1. mojobadshah Senior Member

    Is it possible that the Hebrew name Noah was borrowed from the Persian word Noe cf. new during the post-exilic Period when the Jews were living in Babylonia under the Persians to mean new beginning because the story of Noah was about a new beginning of the world?
  2. berndf Moderator

    German (Germany)
    Then the Tora needed to be post-exilic. That's not what we currently think.
  3. Triginta Septem Member

    Las Vegas, Nevada, USA
    English - America
    Noah comes from the ancient Hebrew Noach, meaning rest, or possibly consolation (When he received his name, his father said "This one will bring us comfort from our work and from the pain of our hands resulting from the ground which Jehovah has cursed.").
  4. origumi Senior Member

    According to the Biblical etymology you quote (Genesis 5:29), the name Noah is derived from root נ-ח-מ = comfort, thus not directly related to root נ-ו-ח = rest. Biblical etymologies do not necessarily follow a scientific trail, they tend to be moral and exegetic. Nevertheless, as the name Noah makes sense from Hebrew point of view, good arguments are expected if one wants to relate the name to a language other than Hebrew (or "proto-Hebrew" of some kind, as the Noah story may be older than Biblical Hebrew).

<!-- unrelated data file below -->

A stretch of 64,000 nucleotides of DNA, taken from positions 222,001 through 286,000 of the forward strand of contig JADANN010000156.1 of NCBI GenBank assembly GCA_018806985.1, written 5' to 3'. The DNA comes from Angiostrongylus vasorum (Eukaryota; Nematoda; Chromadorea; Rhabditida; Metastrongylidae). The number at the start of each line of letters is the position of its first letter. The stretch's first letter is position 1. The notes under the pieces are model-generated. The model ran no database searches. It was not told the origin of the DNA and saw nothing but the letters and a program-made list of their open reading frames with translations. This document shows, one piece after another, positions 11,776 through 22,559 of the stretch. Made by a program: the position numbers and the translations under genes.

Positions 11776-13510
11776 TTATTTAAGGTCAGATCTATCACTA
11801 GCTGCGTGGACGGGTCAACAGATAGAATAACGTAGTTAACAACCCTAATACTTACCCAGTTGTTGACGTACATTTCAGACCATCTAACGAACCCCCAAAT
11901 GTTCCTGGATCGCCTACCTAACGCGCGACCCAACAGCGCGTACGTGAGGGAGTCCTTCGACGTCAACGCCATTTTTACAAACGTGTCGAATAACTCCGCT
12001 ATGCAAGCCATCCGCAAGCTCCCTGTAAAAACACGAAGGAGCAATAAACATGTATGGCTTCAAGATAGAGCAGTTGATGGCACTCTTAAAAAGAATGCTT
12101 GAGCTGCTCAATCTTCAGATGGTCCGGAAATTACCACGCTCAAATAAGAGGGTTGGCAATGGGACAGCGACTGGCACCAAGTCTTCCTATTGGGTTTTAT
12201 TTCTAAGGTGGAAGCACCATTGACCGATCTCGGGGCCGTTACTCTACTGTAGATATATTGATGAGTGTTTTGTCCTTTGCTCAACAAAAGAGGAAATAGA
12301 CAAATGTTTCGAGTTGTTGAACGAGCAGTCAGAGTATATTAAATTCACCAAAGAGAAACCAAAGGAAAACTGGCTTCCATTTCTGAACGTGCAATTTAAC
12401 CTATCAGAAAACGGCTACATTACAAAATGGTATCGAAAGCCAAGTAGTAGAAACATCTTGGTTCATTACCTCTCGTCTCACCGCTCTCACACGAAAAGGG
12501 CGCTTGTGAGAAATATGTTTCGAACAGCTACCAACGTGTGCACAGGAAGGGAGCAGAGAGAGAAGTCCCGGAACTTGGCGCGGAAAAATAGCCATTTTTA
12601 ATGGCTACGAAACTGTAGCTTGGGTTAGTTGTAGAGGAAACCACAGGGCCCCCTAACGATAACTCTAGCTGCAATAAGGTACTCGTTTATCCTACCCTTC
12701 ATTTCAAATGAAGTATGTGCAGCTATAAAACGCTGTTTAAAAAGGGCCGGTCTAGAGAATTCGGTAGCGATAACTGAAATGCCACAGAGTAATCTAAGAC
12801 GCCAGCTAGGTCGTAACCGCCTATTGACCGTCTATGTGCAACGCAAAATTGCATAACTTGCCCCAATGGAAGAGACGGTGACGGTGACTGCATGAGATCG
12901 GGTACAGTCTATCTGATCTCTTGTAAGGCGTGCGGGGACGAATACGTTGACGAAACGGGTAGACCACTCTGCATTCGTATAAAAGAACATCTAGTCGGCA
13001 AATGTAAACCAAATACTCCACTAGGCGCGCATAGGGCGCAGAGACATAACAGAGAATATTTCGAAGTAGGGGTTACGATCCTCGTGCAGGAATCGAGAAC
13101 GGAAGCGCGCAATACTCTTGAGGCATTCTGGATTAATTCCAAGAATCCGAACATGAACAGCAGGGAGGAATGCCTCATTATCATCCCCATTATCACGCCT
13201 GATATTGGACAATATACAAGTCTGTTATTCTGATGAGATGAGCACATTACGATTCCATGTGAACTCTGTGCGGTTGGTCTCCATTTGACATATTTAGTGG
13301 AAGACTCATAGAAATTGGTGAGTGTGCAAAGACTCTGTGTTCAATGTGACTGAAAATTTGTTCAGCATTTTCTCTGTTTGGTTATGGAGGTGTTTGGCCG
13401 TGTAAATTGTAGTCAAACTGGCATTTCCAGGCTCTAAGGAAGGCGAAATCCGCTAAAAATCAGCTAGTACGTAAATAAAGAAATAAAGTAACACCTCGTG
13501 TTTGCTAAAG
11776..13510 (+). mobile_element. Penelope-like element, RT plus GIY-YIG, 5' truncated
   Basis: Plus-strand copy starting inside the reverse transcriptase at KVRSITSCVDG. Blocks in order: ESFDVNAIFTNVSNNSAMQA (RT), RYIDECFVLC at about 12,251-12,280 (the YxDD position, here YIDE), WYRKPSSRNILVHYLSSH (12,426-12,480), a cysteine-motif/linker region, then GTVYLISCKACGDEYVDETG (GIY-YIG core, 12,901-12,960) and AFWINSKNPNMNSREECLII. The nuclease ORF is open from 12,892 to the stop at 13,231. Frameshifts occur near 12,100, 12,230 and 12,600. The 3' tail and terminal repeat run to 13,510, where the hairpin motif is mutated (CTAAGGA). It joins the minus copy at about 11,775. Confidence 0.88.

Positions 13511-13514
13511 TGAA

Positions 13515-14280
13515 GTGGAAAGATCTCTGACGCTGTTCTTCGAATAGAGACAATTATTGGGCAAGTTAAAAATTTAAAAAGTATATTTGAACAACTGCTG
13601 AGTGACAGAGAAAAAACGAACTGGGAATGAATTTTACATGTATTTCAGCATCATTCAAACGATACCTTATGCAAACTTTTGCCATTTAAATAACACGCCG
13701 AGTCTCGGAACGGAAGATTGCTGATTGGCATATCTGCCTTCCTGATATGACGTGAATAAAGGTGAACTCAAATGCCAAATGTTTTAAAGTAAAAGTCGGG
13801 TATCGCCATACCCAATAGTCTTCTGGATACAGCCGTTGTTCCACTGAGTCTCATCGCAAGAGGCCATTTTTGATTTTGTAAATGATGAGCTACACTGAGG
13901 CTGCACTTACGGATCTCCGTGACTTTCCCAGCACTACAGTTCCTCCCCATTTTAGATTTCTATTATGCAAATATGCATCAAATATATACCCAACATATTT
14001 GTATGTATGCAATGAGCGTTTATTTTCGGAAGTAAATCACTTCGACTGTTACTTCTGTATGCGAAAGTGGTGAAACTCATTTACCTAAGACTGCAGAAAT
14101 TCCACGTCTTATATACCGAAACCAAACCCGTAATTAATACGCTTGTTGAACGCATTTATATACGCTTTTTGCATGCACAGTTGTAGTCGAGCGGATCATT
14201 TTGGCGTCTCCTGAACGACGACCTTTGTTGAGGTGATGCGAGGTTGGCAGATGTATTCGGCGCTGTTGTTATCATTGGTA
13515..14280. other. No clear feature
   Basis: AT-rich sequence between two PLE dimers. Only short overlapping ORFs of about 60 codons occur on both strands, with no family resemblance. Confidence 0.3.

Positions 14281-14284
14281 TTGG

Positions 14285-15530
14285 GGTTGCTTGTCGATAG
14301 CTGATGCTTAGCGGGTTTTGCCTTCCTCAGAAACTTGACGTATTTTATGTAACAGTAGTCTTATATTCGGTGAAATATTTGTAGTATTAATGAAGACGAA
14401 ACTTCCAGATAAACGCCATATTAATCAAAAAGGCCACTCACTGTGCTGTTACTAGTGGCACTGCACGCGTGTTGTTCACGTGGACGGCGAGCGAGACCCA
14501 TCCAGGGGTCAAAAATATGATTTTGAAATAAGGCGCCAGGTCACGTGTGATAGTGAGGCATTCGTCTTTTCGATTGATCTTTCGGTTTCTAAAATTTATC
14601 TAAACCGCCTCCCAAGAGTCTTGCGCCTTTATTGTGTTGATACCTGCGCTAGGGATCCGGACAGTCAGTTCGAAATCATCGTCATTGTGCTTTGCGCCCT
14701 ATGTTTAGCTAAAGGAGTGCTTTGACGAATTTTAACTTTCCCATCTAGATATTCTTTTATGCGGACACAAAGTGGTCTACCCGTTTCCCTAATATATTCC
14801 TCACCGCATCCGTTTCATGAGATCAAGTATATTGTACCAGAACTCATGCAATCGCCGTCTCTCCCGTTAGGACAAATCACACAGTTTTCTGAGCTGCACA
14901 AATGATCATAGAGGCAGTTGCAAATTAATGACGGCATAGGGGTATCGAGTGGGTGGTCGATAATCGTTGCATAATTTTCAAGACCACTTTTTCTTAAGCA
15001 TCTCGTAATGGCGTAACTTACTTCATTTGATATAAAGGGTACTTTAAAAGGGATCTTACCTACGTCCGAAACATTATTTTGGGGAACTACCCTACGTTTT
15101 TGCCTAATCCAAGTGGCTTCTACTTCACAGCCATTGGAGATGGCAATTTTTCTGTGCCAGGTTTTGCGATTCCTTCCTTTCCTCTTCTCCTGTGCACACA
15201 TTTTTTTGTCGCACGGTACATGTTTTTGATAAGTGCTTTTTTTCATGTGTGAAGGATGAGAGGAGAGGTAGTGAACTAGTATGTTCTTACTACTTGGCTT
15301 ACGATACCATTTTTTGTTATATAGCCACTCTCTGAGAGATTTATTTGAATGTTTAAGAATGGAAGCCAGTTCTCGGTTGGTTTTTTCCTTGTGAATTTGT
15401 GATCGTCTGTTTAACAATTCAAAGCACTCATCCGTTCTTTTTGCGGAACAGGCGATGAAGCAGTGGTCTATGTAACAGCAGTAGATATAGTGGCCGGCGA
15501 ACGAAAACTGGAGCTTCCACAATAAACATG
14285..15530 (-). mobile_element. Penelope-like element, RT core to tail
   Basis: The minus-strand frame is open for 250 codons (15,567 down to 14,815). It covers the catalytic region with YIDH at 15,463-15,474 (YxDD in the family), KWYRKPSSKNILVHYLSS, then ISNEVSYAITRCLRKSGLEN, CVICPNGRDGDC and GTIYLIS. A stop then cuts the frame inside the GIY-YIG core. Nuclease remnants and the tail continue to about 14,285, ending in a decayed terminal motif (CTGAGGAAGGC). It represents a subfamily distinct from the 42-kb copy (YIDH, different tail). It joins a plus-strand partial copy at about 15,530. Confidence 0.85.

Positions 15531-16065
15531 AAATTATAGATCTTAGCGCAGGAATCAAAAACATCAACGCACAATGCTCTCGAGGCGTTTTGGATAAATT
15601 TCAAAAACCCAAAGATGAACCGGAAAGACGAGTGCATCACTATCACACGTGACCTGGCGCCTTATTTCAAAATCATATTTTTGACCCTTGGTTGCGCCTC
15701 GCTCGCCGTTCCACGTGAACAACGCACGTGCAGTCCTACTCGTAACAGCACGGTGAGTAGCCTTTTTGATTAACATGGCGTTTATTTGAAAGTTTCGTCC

5. Wolverine9 Senior Member

    American English
    Could the name Noah be of Akkadian (or other Semitic) origin?
  6. fdb Senior Member

    Cambridge, UK
    French (France)
    The Hebrew name Noăḥ ends in the consonant ḥ. New Persian naw rōz, Middle Persian nōg rōz “new day”, contains the IE word for “new”, Old Iranian naw-, plus the suffix –ka. Noăḥ and naw rōz have exactly one phoneme in common, the n-.

Share This Page